UN pulls its staff from Yemen, Russia voices concern
Russia's chief negotiator in the Iranian nuclear talks said Moscow hoped that the Yemen fighting would not jeopardise the negotiations between Tehran and world powers under way in Switzerland.
"Unfortunately, we are seeing that the tragedy that is happening in this country (Yemen) is having an impact on the atmosphere of the negotiations," Moscow's deputy foreign minister Sergei Ryabkov was quoted as saying by RIA Novosti news agency.
"We hope that the situation in Yemen will not bring about a change in the position of certain participants."
Saudi Arabia’s navy evacuated dozens of diplomats from Yemen on Saturday and the United Nations pulled out international staff after a third night of Saudi-led air strikes trying to stem advances by Houthi fighters.
Residents reported heavy clashes between the Houthis and mainly tribal fighters in the south of the country, while the air campaign sought to stall a fresh offensive by the Houthis on Aden from the east.
Riyadh's intervention, a surprise move from the kingdom better known for flexing its muscle in oil markets than through military might, is planned to last a month but could extend for five or six, a Gulf diplomatic source said.
He said satellite imagery had shown in January that the Houthis had repositioned long-range Scud missiles in the north, close to the Saudi border and aimed at Saudi territory. A Yemeni official said Iran, which says it has not armed the Houthis, was providing parts for the missiles.
86 foreign diplomats and Saudi nationals were shipped out of Aden to the Red Sea port of Jeddah, a Saudi military officer said, escaping the city where President Abd-Rabbu Mansour Hadi had taken refuge until Thursday, when he left for Egypt to shore up Arab support for his crumbling authority.
The director general of Yemen's Health Ministry, al-Khadher Laswar, said more than 68 people had been killed and 452 wounded in the city since Wednesday. Explosions at Aden's largest ammunition depot on Saturday killed at least 15 people and wounded dozens, he said.
In the capital Sanaa, which has been under Houthi control since September, the United Nations said most of its 100 international staff were evacuated. Airport officials said up to 250 other foreigners working for international oil companies and NGOs also flew out to Ethiopia and Djibouti.
Houthi fighters seeking to overthrow the Western- and Saudi-backed Hadi have continued to make gains since the Saudi-led coalition launched air strikes against them on Thursday.
At an Arab summit in the Egyptian resort of Sharm el-Sheik, Hadi urged Yemen's army to protect state institutions and obey the orders of Yemen's "legitimate leadership."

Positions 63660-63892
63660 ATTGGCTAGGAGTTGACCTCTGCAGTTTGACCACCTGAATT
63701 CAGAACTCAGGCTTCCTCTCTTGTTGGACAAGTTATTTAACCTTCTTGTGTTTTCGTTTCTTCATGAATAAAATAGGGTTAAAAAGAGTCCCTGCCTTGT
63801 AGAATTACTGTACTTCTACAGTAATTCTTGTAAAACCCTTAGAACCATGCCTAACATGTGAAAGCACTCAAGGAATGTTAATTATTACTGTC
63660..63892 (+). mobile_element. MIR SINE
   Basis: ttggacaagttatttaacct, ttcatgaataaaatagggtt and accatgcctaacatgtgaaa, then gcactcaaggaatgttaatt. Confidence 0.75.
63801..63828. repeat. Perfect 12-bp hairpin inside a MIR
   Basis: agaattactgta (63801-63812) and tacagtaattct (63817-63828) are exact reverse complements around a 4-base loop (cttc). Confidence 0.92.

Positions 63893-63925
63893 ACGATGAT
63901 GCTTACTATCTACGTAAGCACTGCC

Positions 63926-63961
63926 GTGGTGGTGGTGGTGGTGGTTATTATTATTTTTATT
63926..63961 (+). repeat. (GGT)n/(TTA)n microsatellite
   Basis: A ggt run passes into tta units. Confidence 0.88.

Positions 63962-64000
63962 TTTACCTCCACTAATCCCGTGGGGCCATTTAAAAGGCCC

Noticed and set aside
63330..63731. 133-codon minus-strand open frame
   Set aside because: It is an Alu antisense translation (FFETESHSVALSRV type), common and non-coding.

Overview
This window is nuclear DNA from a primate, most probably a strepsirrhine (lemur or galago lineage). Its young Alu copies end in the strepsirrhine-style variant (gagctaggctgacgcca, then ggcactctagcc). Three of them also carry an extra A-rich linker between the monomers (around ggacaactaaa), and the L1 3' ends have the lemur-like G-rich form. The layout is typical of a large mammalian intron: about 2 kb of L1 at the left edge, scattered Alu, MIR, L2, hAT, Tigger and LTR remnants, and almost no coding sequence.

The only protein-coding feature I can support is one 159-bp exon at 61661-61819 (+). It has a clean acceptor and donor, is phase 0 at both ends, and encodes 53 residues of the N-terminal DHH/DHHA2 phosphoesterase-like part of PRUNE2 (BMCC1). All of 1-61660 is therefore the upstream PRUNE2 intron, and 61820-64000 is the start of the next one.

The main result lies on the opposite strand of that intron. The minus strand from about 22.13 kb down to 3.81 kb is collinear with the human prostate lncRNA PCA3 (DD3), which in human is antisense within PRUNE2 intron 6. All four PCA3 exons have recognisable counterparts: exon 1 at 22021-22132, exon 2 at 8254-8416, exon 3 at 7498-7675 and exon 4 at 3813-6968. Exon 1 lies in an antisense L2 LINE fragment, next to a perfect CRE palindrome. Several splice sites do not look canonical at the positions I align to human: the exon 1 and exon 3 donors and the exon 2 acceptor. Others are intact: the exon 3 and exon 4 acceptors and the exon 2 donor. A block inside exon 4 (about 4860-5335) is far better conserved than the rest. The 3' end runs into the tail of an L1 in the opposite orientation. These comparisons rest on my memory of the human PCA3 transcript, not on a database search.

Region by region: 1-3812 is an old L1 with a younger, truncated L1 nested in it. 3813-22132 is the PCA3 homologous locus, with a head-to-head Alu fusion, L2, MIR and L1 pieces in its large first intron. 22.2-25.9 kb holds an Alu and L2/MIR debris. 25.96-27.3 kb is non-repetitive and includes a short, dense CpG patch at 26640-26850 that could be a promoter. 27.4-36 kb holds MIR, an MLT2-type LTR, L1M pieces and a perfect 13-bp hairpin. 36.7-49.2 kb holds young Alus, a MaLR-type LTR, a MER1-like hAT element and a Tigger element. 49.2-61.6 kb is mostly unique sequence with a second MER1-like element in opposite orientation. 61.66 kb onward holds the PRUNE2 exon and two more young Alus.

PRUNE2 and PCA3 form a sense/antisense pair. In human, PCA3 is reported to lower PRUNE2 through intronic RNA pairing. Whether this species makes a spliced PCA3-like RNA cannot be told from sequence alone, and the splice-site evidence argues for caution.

He also underlined the regional dimensions of the conflict, calling the Houthis "Iran's puppet."
Egyptian President Abdel Fattah al-Sisi told fellow leaders the region faced "unprecedented" threats.
And Saudi King Salman vowed that the air strikes would continue until they bring "security" to the Yemeni people.
But UN Secretary General Ban Ki-moon urged Arab leaders to "lay down clear guidelines to peacefully resolve the crisis in Yemen".
Saudi Arabia's intervention is the latest front in its widening contest with Iran for power in the region. Their ‘proxy struggle’ is also playing out in Syria, where Tehran backs Bashar al-Assad's government against mainly Sunni rebels, and Iraq, where Iranian-backed armies are playing a major role.
Saudi Arabia's King Salman told the summit the operation would continue until Yemen achieved peace and security, while Kuwait's emir, Sheik Sabah al-Ahmad al-Sabah, said the Houthi advances "pose a threat to our security."
After the summit, Hadi flew with King Salman to Riyadh, rather than trying to return to Aden. Yemeni Foreign Minister Riyadh Yaseen said he would remain in an Arab capital until conditions allowed his return.
Iran has denied giving the Houthis military support, but Alaeddin Boroujerdi, head of the Iranian parliament's national security and foreign policy committee, added to the sense of confrontation, saying: "Saudi Arabia is too small to be able to threaten Iran" and condemning what he described as a Saudi attack on Yemen.
A Gulf diplomatic source, speaking on condition of anonymity, said the Arab alliance initially planned a month-long campaign, but it could last up to six months.
Yemen, by far the poorest country on the Arabian peninsula, has struggled to regain stability since mass protests in 2011 that eventually unseated Saleh after 33 years in power.
Hadi led a UN- and Gulf-backed national dialog that was discussing a new constitution when the Houthis took the capital and pushed him aside. The Gulf official said the aim of the Saudi-led intervention was to restore that process, and that the Houthis could have a role in it.
In comments addressed to Arab heads of state meeting in Cairo, Saleh called on the coalition to stop "the aggression and return to the negotiating table," saying Hadi had failed to run the country.
"Let's go to dialog and elections, and I promise you that neither I nor any of my relatives will run for the presidency," he said. "Air strikes against Yemen have no justification except Hadi's failure to manage the state. I hope the brothers will not bet on a losing horse."
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